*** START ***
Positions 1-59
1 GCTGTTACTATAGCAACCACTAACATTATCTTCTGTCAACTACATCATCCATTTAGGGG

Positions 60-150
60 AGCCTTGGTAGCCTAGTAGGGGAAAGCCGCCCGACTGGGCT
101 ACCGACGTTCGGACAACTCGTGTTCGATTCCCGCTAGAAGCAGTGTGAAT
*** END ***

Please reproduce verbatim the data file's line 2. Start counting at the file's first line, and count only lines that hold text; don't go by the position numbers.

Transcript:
1 GCTGTTACTATAGCAACCACTAACATTATCTTCTGTCAACTACATCATCCATTTAGGGG